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By Edward Cuddihy

NEWS BOOK REVIEWER

“Moment of Battle” is what you might describe as an eloquently constructed list.

That’s not intended to disparage the sterling work of the two distinguished war historians who collaborated on the book. In fact, they defined their purpose in its subtitle: “The Twenty Clashes that Changed the World.”

Readers love the challenge of a good list, even if the topic is history and the authors are recognized authorities. A good list leads to fierce debate and unending speculation.

Whether it’s a list of the 20 best cities to visit or the 20 best restaurants in Manhattan, or in this case, the 20 greatest battles of all time, a list represents a confounding and perplexing test for the list-makers and the reader.

First, are the list-makers correct? Simply stated, that means do they agree with this reader? And second, can the reader come up with the entries before they are revealed? Let’s try it and see if we agree with our experts, who have written extensively on war and are faculty members at the Marine Corps and Naval war colleges.

But first the rules. There really is only one rule: In order to make the list, the battle must have altered “the trajectory of human events.” That’s not a piddling qualification.

So let’s begin with an easy question. Four World War II battles make the list. That’s the greatest number of battles from any single war. Can you name two of them?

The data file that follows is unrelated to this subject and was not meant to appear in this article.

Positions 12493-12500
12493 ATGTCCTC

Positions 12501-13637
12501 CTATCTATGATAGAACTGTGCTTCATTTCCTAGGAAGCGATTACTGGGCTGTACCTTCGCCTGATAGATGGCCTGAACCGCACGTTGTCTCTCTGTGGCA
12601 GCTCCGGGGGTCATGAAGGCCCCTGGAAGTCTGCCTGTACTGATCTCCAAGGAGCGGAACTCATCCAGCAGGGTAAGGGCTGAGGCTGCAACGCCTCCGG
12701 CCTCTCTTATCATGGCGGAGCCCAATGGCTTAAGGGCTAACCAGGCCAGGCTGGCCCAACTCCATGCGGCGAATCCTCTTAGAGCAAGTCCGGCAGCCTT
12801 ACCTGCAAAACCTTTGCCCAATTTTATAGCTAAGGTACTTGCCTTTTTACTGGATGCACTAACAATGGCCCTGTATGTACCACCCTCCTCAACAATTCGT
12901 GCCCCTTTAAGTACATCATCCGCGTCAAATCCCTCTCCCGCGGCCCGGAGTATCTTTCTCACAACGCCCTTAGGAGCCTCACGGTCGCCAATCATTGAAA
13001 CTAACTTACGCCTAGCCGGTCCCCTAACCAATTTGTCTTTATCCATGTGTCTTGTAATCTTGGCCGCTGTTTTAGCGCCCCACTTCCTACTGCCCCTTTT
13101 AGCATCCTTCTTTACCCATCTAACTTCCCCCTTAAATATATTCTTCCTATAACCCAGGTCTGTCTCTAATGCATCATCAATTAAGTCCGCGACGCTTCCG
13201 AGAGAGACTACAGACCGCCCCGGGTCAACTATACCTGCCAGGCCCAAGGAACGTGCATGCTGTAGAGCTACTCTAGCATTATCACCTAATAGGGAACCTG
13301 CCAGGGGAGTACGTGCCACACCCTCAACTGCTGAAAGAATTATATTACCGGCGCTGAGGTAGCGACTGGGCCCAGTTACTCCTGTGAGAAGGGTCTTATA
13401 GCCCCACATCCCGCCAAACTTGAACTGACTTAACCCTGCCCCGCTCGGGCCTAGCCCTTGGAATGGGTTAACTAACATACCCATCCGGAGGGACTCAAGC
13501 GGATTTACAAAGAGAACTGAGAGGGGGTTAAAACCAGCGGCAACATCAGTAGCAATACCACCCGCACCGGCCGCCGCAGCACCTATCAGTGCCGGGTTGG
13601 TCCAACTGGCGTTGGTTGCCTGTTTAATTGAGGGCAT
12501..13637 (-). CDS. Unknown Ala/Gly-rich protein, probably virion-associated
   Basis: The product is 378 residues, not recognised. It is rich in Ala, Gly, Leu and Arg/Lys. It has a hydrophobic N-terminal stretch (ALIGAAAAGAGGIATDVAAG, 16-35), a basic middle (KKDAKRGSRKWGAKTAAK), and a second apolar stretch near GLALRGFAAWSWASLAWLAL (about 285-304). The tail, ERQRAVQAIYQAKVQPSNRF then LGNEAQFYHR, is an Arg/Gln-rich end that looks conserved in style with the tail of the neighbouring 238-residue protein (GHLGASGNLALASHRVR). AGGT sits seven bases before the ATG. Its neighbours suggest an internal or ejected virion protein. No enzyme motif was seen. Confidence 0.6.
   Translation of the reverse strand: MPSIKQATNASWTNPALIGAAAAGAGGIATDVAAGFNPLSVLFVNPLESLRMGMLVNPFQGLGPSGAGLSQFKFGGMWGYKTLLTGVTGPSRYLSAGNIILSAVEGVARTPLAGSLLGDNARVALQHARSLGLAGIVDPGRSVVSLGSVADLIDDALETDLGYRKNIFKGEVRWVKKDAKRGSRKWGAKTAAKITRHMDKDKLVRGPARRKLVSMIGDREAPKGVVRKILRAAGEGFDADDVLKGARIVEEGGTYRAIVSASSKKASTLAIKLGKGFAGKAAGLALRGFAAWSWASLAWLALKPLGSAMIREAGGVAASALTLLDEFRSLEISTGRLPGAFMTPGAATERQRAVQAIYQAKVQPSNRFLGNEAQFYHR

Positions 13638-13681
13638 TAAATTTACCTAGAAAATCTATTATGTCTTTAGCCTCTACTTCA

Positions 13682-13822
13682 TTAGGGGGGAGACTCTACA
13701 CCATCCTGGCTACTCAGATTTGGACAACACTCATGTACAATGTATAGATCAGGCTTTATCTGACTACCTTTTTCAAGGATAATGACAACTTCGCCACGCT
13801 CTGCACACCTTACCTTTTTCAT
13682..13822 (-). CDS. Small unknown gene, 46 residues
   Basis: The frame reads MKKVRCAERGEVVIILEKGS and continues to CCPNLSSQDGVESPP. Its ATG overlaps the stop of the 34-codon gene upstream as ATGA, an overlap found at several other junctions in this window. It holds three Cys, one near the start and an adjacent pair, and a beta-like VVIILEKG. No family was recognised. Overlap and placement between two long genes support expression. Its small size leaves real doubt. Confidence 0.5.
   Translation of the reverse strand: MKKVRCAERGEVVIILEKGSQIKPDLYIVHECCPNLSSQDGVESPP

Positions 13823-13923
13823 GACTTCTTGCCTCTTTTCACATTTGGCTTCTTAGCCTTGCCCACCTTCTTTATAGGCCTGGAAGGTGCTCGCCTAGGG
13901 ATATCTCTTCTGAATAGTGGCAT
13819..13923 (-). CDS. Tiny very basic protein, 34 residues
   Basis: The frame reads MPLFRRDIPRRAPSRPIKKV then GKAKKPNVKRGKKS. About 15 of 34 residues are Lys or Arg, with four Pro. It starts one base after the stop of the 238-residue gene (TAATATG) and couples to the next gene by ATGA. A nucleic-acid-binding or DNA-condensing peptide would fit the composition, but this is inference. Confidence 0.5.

OK. Just about everyone will correctly choose the Allied Invasion of Normandy, which if successful assured a bidirectional assault on Berlin and the eventual destruction of Nazi Germany.

But now it gets tougher. Most historians today say Hitler lost the war not in the West, but in the East, on the Russian Front. So is it the battle for Stalingrad, or Leningrad, or Moscow, where the Germans came so close they could see the church steeples of the city before they pulled back in the snow and slop of winter and spring?

Our authors insist: None of the above. They chose the Battle of Kursk, a 75-mile bulge in the German lines on the Russian steppes, where 2 million Russians faced more German shells than were fired in all of France and Poland combined.

The Russians sacrificed four men for every German casualty but the Germans lost the battle. It was only July 1943, but Kursk was the last major German offensive in the East, and after Kursk, the long road to Berlin was in sight. The Soviet Union would rule Eastern Europe for half a century.

One naval battle from World War II made the list. It pitted a depleted U.S. Pacific Fleet against the vaunted fleet of the Empire of Japan. It is the Battle of Midway in the summer of 1942, only six months after Pearl Harbor. The destruction of a major portion of the Japanese fleet, mostly by U.S. carrier-based aircraft, assured the Japanese would not roam the Pacific unmolested nor would they rule Asia. The whole Pacific War lay ahead, but the strength of Japan already was badly shaken.

The fourth World War II battle on the list is the Battle of Britain, the air battle over control of the deepwater channel separating Great Britain from the continent and Adolf Hitler from 10 Downing St. This is the battle that would prompt Winston Churchill to say, in a way only he could: “If the British Empire and its commonwealths last for a thousand years, men will say: ‘This was their finest hour.’ ”

If you named all four of those battles, you qualify as a World War II expert. And if you disagree, to paraphrase our authors, you can make your case by writing your own book.